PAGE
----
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City elections: Bell voters embrace a fresh start; council seats in West Hollywood at stake

March 8, 2011 |  1:51 pm

Alfonso Escobar said he recently lost his house when he couldn’t pay the high property taxes in Bell and was laid off as a special education contractor. But on Tuesday, he voted for the first time in a city election because he wanted “to make a difference.”

“We need a change in our city,” Escobar, 43, said. “Politics here have been corrupted for a long time and now we have a chance to do something about it,” added Escobar, wearing an “I voted” sticker and standing outside Epoca Hall, one of four polling places in the small city.

Escobar said he has lived in Bell for 38 years and attended Bell High with some of the candidates in Tuesday’s election, in which voters have the chance to replace the entire City Council. All but one face corruption-related charges of misappropriating money from the poor, largely Latino city. The ensuing scandal, touched off by The Times’ revelations of fat city salaries and inflated contracts, energized activists and voters, who, by mid-morning, were turning out in modest but steady numbers.

Bell is among 30 cities, three school districts and one community college district across Los Angeles County holding elections Tuesday.

From Azusa to West Hollywood, voters are choosing members of their city councils and, in some cases, mayors, city clerks or treasurers. Voters in the Los Angeles, Pasadena and Redondo Beach unified school districts and in the nine-campus Los Angeles Community College District are choosing board members.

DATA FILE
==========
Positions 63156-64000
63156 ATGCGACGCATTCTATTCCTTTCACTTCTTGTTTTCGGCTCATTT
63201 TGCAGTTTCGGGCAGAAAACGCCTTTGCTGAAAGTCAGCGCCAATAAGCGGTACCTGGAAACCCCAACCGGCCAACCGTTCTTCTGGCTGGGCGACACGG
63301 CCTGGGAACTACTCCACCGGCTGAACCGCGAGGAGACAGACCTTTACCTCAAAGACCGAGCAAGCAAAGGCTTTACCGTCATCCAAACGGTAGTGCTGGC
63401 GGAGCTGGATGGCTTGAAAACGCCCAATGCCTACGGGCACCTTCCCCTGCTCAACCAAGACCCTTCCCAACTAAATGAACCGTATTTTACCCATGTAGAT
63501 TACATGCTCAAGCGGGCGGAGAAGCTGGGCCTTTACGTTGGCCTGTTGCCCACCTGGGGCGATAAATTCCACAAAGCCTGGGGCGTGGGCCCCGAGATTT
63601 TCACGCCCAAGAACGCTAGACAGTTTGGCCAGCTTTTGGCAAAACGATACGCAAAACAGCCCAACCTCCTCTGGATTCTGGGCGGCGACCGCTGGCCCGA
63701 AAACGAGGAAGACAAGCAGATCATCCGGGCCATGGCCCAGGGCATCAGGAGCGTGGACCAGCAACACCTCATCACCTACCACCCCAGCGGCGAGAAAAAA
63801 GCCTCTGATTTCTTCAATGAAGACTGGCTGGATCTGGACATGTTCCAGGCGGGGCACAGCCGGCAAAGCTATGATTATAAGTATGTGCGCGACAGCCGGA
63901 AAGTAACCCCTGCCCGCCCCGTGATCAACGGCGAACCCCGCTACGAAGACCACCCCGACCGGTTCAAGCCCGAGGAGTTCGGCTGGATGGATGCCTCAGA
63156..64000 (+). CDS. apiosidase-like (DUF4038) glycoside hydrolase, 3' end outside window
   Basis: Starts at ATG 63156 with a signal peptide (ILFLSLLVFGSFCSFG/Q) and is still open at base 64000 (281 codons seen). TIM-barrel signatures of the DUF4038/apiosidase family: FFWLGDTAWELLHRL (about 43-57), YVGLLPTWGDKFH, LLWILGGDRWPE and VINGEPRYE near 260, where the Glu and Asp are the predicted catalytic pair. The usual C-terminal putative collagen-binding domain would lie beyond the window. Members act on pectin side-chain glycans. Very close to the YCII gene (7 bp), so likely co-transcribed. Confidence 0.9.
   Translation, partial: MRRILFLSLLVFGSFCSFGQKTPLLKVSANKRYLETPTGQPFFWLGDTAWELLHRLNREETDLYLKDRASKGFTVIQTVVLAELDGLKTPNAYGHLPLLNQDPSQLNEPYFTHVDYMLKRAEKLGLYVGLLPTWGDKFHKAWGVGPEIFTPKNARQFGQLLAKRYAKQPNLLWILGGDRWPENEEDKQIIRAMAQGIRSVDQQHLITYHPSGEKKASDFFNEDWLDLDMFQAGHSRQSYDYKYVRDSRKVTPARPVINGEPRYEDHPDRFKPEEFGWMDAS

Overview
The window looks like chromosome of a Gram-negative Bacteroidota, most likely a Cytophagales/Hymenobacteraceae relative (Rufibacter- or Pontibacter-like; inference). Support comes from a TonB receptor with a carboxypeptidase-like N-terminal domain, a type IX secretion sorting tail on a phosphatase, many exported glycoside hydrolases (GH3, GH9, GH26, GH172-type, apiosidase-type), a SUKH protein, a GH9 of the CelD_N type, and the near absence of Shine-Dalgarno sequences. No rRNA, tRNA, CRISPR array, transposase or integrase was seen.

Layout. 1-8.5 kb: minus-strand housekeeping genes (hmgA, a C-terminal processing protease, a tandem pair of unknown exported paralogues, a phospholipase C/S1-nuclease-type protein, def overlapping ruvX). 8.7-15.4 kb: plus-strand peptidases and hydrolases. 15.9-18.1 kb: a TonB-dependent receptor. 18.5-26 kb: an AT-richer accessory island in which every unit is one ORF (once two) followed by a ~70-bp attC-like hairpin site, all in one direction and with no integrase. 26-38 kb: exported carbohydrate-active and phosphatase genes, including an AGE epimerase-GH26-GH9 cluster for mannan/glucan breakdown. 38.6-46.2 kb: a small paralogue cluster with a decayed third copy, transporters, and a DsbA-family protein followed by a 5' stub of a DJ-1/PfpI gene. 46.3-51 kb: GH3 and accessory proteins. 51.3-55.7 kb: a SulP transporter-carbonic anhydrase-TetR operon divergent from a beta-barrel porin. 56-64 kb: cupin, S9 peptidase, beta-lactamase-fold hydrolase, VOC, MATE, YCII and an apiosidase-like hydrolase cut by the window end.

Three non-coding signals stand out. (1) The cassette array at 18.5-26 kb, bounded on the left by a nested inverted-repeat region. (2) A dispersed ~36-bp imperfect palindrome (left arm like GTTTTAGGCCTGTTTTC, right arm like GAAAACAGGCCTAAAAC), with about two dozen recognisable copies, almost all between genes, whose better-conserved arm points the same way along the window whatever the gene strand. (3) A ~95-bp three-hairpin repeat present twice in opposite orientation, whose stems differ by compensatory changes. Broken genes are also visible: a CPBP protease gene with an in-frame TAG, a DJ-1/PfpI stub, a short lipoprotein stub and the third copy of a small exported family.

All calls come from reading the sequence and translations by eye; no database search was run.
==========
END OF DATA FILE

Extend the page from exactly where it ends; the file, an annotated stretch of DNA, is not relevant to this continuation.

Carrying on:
The college district election has taken on new visibility in the wake of a Times investigation that showed tens of millions of taxpayer dollars have been wasted in a massive, poorly overseen construction and renovation program. Two incumbents on the seven-member board are running in Tuesday’s election, which has drawn 16 candidates for four seats.

Redondo Beach is conducting its first-ever all-mail balloting for two vacancies on the school board. Those who did not return the ballots mailed to every registered voter may turn them in through Tuesday at City Hall or at one of the city’s two libraries. City officials up for reelection drew no opponents so automatically will receive new terms.

In the city of Los Angeles, voters are filing seven of the 15 council seats and deciding on 10 ballot measures, including Measure I, to create an office of ratepayer advocate for the Department of Water and Power and Measure L, which would increase the amount of revenue available to libraries.

The hottest council races are in the Eastside-based 14th District, where businessman Rudy Martinez has run a spirited race against incumbent Councilman Jose Huizar, and in South Los Angeles’ 8th District, where Councilman Bernard C. Parks is battling the city’s powerful public employee unions, which are backing his main challenger, Forescee Hogan-Rowles, an executive with a nonprofit.

In West Hollywood, founded in 1984 on the crest of the gay rights movement, six challengers are attempting to oust three incumbent council members. The challengers, all gay men, say the current office-holders have strayed from the city’s roots by encouraging gentrification and pricey developments that younger gays are finding unaffordable. Mayor John Heilman, who is gay, is running on a slate with the two other incumbents.

But in financially crippled Bell, it’s public corruption, not gentrification, that’s driving the election.

With former City Administrator Robert Rizzo, his assistant Angela Spaccia, and six past or present City Council members facing charges of looting the city treasury to give themselves fat salaries, pensions and other perks, all five council seats are up for grabs. Councilman Lorenzo Velez, the lone office-holder not charged with a crime, is the only incumbent mounting a reelection effort.